What began as your everyday lunch chat between friends to discuss their mutual dream of owning a boutique hotel turned into a proposition to start a tennis club together. With Virginia being a tennis player since adolescence and Kimberly entering the sport as a hobby in her adult life, the two jumped at the idea of making a space where Black women could discover a new hobby and not feel like the “only one” on the tennis court.
“The club kind of started for selfish reasons, but not in a bad way,” Virginia tells xoNecole. “We realized that there was actually a need for this.”
Kimberly adds, “Now we're literally disrupting a whole industry. We didn't plan it, but it felt divine; like we were called to do this. Black Girls Tennis Club has been a catalyst for personal growth in all areas of life, and we would have never anticipated that.”
Since establishing the Black Girl Tennis Club in 2022, the two have made it their mission to cultivate a space for “Joy Equity and Radical Wellness.” Their platform serves as a means to inform, inspire, motivate, and reshape the narrative around Black women and girls in the tennis world while highlighting the transformative power of sports and play for liberation.
With approximately 78% of tennis players being white and only 6.8% being Black, and the average cost of a private tennis lesson being $60 per hour, racial and economic disparities within the sport are vast. To help close this gap, the two founders have banded together to develop free tennis instruction clinics for girls aged 8-18 and local tennis events that bring adult offerings through programs like the Self Love Tennis Club and Cardio Tennis Classes to HBCU campuses in Virginia.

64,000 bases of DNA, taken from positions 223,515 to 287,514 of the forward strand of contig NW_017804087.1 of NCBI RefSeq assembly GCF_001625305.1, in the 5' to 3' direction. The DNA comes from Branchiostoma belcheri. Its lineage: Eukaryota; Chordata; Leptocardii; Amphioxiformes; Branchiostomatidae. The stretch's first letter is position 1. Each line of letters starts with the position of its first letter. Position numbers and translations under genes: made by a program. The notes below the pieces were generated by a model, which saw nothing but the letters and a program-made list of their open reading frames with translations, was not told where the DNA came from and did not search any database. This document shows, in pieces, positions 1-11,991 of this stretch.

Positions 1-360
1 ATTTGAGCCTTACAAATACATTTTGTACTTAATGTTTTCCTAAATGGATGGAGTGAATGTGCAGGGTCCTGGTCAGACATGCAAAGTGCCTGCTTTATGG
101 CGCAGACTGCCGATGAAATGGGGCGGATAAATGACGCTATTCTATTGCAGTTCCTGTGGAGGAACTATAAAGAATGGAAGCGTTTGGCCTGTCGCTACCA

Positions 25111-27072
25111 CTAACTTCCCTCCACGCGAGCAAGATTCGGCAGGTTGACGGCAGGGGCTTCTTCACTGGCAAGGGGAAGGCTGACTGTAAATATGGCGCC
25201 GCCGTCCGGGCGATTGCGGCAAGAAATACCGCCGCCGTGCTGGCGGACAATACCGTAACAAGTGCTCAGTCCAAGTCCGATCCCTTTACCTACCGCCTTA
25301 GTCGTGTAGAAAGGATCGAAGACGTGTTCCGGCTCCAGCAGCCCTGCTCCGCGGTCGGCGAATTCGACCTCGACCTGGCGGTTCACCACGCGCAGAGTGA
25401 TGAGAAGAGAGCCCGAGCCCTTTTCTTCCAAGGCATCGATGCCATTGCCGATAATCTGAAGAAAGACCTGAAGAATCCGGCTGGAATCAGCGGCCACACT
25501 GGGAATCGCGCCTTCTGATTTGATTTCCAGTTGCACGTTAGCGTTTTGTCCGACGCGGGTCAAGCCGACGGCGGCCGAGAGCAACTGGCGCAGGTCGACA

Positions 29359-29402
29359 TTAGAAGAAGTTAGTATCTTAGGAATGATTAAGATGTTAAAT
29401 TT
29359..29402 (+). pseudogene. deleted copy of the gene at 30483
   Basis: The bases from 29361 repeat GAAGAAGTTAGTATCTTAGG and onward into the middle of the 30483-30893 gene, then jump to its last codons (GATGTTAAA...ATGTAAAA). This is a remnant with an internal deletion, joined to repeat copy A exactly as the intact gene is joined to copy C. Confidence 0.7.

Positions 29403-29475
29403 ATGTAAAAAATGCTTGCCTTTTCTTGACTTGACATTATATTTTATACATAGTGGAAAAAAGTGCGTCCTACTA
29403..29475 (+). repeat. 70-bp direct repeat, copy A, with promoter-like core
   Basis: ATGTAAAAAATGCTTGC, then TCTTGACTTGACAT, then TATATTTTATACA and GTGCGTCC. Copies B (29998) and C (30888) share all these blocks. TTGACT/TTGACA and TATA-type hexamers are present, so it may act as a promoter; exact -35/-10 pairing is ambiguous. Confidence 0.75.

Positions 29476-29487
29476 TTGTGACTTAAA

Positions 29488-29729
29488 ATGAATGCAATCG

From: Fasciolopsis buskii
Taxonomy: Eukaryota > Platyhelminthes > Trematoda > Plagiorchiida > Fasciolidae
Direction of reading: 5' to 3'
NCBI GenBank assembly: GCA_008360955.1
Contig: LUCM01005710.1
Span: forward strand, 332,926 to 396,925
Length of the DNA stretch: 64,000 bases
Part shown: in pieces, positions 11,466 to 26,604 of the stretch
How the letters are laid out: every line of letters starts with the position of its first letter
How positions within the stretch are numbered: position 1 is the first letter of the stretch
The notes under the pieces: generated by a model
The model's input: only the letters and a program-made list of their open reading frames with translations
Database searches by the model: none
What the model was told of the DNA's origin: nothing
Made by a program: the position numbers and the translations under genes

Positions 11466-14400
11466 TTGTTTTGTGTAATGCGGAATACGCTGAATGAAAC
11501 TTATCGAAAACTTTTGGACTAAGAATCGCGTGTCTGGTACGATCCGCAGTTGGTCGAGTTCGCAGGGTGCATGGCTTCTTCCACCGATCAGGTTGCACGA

Both Virginia and Kimberly understand the power of their mission and believe that they were brought on each other’s path to execute it together. “It’s the power of alignment,” Kimberly says. “I think when you're doing the right thing and you're obedient, and answer the call, that’s when things start to happen, and the universe conspires to make them happen.”
We caught up with the founders to discuss their mission, the importance of representation, and how they plan to disrupt the tennis industry one court at a time.
xoNecole: Could you talk a little more about your CARE pillars with change, access, representation and exposure?
Kimberly Selden: As we started to do the work, we saw that there were so many equity issues. Although we knew from our own personal experiences that there are barriers to tennis being an expensive sport, we just acknowledged it as the culture of tennis. Because it's predominantly white, that transfers over to the fashion, the dynamics on the court, the attitudes, and the mindset. And so we knew this required a culture shift for us to ever really feel comfortable.
We were exposing kids to tennis, and then after the clinics, they're like, "Okay, now what?" It's still expensive, and they still may or may not have had access to it if they're not with us. We don't want to just pop in like, "Hey, here's a clinic, bye!" So, the culture change is just a reflection of what our existence looks like. Access is about being able to access the sport through courts, programs, or a coach. Representation is that we can't believe it until we see it.